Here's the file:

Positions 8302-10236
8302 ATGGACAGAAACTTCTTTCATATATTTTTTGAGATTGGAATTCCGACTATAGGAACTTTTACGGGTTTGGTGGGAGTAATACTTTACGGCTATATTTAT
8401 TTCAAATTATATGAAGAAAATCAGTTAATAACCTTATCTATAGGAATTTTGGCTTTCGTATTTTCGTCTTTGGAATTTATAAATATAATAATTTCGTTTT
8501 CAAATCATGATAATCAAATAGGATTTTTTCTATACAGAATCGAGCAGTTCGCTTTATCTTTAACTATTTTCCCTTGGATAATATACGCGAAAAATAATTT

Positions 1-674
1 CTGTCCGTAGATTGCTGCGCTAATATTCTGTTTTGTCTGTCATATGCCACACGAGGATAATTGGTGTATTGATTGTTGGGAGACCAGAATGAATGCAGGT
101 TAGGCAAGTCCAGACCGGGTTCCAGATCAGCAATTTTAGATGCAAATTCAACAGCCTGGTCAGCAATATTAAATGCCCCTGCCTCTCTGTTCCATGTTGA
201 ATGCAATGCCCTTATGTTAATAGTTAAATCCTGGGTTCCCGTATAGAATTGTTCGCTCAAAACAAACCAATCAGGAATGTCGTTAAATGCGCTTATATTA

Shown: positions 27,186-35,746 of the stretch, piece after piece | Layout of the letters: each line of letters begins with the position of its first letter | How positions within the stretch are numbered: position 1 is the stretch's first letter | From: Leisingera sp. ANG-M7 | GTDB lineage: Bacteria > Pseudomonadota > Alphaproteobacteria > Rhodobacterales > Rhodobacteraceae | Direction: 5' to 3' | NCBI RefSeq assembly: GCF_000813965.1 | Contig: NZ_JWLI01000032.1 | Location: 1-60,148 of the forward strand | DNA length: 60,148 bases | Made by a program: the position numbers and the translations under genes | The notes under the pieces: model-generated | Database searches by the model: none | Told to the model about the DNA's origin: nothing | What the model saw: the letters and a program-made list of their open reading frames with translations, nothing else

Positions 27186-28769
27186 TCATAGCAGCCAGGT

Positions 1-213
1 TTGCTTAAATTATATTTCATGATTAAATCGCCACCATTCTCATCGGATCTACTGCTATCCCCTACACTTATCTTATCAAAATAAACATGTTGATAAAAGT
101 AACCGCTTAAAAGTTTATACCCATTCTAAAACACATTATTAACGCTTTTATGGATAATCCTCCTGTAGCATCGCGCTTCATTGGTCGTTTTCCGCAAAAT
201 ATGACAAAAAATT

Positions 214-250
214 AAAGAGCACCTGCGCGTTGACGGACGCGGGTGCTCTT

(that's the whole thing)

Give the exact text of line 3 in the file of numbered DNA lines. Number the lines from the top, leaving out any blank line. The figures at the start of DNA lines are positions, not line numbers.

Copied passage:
8401 TTCAAATTATATGAAGAAAATCAGTTAATAACCTTATCTATAGGAATTTTGGCTTTCGTATTTTCGTCTTTGGAATTTATAAATATAATAATTTCGTTTT